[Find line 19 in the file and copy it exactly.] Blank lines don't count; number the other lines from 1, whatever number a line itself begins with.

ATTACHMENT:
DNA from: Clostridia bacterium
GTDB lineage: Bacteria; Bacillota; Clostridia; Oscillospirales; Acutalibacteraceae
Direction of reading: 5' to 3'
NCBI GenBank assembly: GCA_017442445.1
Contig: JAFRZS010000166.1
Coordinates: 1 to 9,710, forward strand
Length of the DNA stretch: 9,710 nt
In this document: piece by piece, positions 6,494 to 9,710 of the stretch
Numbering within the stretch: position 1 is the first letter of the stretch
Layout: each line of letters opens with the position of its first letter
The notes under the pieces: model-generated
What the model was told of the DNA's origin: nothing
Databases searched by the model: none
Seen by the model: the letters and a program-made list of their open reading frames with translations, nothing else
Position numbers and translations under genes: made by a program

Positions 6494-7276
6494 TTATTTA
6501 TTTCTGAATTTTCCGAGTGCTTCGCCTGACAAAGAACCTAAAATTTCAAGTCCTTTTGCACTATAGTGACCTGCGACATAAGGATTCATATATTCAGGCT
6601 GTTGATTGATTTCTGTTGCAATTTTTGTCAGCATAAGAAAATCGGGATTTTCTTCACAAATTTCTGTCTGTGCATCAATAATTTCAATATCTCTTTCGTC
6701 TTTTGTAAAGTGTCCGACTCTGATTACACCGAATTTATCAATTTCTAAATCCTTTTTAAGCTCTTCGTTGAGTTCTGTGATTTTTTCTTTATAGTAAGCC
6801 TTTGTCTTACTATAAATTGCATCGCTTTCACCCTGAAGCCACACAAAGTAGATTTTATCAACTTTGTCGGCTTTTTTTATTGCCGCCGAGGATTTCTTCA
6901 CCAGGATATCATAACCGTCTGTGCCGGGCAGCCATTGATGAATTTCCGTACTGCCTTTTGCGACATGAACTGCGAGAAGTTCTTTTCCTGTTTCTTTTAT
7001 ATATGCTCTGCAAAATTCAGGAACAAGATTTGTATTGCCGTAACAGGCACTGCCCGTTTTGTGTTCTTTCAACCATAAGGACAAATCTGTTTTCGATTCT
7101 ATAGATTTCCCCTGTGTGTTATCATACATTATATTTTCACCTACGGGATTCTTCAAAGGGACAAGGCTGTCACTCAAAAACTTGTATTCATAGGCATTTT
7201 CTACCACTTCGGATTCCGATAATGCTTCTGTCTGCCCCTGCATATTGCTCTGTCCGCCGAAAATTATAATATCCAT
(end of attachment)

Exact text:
6601 GTTGATTGATTTCTGTTGCAATTTTTGTCAGCATAAGAAAATCGGGATTTTCTTCACAAATTTCTGTCTGTGCATCAATAATTTCAATATCTCTTTCGTC